Unless a spilled alcoholic drink is wiped up immediately the surface will be changed. The good news is that wiping with DNA will repair the surface instantly plus drying time; that is about 20 minutes. It can be handled in 20 minutes, will take the next coat in 45 minutes.

    When I made my last steady rest for the lathe I finished it with Seal Coat. I was using the steady rest on the lathe an hour later---even though the finish would be harder the next day.
    First of all you have to be smarter than the machine.
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  7. #7
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    Quote Originally Posted by Jim C Bradley View Post
    ...I use Seal Coat a lot...
    And just to clarify for future searches by others, SealCoat is a dewaxed shellac product made by Zinsser.
    When the going gets weird, the weird turn pro. - Hunter S. Thompson
    When the weird get going, they start their own forum. - Vaughn McMillan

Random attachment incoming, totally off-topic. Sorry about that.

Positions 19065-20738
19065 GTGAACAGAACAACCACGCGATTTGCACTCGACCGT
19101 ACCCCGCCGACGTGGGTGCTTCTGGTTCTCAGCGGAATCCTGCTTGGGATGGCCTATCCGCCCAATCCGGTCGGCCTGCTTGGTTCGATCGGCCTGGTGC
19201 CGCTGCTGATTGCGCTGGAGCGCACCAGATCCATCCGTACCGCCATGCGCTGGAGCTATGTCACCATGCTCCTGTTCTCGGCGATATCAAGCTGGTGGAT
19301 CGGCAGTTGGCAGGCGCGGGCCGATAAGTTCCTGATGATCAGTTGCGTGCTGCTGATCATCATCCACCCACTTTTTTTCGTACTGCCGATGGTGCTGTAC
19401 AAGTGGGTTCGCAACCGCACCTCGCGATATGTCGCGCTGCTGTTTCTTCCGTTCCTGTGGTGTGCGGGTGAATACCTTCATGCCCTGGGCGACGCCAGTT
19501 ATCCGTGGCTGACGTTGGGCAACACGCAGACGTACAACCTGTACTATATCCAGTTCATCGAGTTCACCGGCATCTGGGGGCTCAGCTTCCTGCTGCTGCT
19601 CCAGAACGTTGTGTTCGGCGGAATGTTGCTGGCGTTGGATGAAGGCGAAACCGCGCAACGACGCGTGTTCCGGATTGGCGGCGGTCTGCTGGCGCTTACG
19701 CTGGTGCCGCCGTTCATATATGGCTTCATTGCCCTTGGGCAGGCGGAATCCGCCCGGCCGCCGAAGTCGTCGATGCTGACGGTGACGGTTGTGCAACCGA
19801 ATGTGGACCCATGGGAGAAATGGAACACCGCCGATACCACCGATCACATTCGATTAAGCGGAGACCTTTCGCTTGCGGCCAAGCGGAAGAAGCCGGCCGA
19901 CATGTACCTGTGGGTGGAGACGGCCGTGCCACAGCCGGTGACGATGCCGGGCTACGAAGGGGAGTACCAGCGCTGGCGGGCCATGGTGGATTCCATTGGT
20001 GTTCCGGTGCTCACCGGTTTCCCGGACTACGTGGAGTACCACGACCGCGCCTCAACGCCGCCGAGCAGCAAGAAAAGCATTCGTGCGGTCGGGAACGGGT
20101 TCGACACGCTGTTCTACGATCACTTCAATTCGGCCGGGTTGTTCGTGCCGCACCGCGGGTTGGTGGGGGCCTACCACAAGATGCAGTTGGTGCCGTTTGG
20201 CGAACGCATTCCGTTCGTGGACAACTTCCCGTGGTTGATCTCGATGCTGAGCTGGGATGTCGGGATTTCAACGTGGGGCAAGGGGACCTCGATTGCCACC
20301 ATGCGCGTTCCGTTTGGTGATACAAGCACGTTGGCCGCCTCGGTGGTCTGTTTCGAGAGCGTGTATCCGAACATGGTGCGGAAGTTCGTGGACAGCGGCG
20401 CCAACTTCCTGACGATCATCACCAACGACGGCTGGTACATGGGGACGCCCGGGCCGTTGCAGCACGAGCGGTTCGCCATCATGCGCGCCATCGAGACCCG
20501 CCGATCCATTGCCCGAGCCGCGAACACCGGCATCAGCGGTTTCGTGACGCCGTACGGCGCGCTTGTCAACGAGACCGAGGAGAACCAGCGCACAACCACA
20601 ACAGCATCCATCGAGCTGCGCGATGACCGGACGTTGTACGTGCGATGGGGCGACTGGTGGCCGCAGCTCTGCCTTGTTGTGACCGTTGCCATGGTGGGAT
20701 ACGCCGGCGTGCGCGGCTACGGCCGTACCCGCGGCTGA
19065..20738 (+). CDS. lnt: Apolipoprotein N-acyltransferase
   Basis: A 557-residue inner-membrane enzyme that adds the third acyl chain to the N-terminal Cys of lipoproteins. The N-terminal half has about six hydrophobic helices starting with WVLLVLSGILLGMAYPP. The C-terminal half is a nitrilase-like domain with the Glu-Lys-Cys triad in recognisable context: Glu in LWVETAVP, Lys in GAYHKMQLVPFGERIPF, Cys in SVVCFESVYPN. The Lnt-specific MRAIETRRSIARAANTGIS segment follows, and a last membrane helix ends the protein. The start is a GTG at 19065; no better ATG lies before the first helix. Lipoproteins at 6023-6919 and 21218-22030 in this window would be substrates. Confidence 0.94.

workingwoods.com

  8. #8
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    Quote Originally Posted by Vaughn McMillan View Post
    And just to clarify for future searches by others, SealCoat is a dewaxed shellac product made by Zinsser.
    And a +1 to using it as well.

    although I should probably note that for all of these I generally like to wax and buff as well on top. Just gives it a nice "finished" feel.

  9. #9
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    Allen,
    That is a simply beautiful bowl-very well done. As for finish I think you did just fine as it is. All I ever use is Bush Oil-a kind of Danish oil. Pops grain like crazy-just like your bowl. Wipe on, let it soak, wipe more on, wipe it off, let it dry-DONE. You can add more coats to get a little more shine, or you can power buff it too. Food safe when cured. Super easy, fast and beautiful. I use it on bowls, platters, pepper mills, hollow forms, etc. No need for a film coating either.
    Don Orr

    Woodturners make the World go ROUND